Finished the tranquil handspun for a vest

170 grams, 490 m sportsweight.
A yarn with a little bit of character, both in colour and smoothness. This will give a lovely knit fabric. I’m looking forward to wearing the vest made from this.

Ravelry has a few patterns for vests in this weight and meterage.
But patterns use a range of meterage and sizes. To find out if a vest in my size with this meterage is possible I need to look at projects people made with similar yarns. How well thought out is the site Ravelry, to have a database that shows all these possibilities!

Vests actually knitted with this kind of yarn.
These are predominately children’s vests. I have not enough meterage to make one for me.

Good to know.
I’ll do what I did with Sprookjesvest: knit front and back panel in the handspun and add edges in another yarn. No worries.
Edging in a smoother, solid coloured yarn will make my vest look and wear even better.

The twist is set and it’s now drying in the golden autumn sun:

More of a DK weight now, I’d say. Things are looking up, more vests are made for adults in DK.


Preparing to wear green.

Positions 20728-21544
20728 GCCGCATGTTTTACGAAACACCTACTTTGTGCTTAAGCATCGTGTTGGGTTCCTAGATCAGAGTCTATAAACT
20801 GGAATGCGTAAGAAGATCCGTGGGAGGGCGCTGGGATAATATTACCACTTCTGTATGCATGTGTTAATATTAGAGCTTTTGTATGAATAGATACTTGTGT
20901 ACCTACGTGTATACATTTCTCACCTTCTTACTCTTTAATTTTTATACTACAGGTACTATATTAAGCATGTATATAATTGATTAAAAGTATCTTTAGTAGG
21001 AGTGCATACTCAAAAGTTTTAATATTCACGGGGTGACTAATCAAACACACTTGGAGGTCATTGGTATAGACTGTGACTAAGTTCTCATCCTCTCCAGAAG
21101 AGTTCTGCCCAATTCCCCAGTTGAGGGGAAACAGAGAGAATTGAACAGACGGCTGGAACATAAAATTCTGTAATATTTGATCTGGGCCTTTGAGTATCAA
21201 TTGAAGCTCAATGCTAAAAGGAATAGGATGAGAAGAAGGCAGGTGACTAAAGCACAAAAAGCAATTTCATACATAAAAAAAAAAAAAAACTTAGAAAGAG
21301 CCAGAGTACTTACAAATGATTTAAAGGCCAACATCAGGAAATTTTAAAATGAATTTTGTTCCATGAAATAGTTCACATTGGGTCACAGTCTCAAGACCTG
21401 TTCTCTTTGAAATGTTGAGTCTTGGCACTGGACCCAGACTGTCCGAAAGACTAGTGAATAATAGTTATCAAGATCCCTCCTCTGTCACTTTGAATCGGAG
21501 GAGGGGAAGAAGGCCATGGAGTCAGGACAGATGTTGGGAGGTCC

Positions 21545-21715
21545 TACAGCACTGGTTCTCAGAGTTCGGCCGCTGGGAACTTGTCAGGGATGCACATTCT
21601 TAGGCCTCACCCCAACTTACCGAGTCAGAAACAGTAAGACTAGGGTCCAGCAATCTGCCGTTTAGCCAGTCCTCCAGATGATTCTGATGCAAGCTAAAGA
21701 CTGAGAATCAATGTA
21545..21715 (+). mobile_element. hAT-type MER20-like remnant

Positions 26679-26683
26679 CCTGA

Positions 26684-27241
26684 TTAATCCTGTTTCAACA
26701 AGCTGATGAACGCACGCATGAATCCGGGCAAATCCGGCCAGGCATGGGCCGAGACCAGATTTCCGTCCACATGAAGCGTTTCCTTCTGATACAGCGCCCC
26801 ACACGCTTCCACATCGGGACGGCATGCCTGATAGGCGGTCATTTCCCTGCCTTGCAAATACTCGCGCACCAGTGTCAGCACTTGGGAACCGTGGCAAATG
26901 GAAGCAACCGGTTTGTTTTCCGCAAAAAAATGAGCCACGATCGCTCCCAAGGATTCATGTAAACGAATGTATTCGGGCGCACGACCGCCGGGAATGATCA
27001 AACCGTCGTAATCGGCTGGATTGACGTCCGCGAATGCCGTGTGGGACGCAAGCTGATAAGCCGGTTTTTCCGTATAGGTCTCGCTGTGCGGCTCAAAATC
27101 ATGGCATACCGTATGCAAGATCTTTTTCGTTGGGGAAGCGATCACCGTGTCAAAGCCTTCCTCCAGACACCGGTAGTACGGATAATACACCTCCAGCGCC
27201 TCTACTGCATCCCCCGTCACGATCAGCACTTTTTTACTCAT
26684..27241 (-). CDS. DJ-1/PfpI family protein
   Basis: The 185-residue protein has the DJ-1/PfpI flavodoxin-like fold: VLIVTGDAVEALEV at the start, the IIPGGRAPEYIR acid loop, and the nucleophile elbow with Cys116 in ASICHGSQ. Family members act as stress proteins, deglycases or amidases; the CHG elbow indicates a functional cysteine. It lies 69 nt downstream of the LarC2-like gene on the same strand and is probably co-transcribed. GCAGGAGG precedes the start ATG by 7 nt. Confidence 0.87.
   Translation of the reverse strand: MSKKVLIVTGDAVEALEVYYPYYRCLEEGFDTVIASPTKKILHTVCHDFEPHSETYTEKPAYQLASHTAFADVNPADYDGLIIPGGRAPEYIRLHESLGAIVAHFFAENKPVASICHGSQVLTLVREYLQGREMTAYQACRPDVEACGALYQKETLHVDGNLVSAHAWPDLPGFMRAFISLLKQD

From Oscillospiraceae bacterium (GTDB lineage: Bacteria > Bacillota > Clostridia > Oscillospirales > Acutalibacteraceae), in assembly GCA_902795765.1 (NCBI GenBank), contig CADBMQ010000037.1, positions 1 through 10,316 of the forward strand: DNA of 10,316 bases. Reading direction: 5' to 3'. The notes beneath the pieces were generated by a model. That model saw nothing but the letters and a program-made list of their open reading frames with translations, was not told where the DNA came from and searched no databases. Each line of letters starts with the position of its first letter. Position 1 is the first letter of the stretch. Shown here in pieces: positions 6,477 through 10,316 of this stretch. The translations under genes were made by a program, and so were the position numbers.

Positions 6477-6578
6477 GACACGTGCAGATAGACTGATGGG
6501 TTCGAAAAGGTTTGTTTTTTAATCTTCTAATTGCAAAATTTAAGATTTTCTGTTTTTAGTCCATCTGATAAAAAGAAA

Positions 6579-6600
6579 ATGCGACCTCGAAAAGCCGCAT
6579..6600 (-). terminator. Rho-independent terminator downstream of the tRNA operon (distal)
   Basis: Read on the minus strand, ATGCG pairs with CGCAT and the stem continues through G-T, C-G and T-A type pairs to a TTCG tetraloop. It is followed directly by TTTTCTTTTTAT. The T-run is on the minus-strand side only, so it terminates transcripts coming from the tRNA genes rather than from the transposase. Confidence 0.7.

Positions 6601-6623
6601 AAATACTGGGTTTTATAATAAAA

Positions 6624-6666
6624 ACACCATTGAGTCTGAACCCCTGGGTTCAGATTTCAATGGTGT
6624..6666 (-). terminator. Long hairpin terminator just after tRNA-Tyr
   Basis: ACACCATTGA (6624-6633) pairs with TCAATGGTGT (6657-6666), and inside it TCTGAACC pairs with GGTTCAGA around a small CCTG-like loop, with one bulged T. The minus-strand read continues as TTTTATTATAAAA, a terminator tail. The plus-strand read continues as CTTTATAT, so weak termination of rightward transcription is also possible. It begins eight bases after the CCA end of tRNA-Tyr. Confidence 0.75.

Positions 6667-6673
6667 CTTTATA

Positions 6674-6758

Being in a very green mood from the Travelling Stitch Legwarmers and the lovely Late Summer days I’m having at the cabin I’m “greening up” my garderobe.

I washed the shirts I dyed with reed flowers. They’ve had a few weeks to cure, now it was time to give them a proper hand wash. The rinse water was very dirty but a lot of colour remained on the cotton fabric:
reed green rinsed

Next I started spinning my green TdF prize batts because I can SO see a little handspun vest in it, just like Sprookjesvest which I’m wearing a lot these days.

Yes, I see here a lovely white greenish vest, to wear over those reed dyes shirts, on top of a skirt with my green Travelling Stitch Legwarmers under it:

The batts together are 150 grams. I added 75 grams of white Falkland top to make more meterage and to make the overall colour a touch more white.

I didn’t card the white in with the batts. The batts are perfect as they are, carding them again would ruin them: creating nepps and/or mixing all the colours into a boring lifeless blend.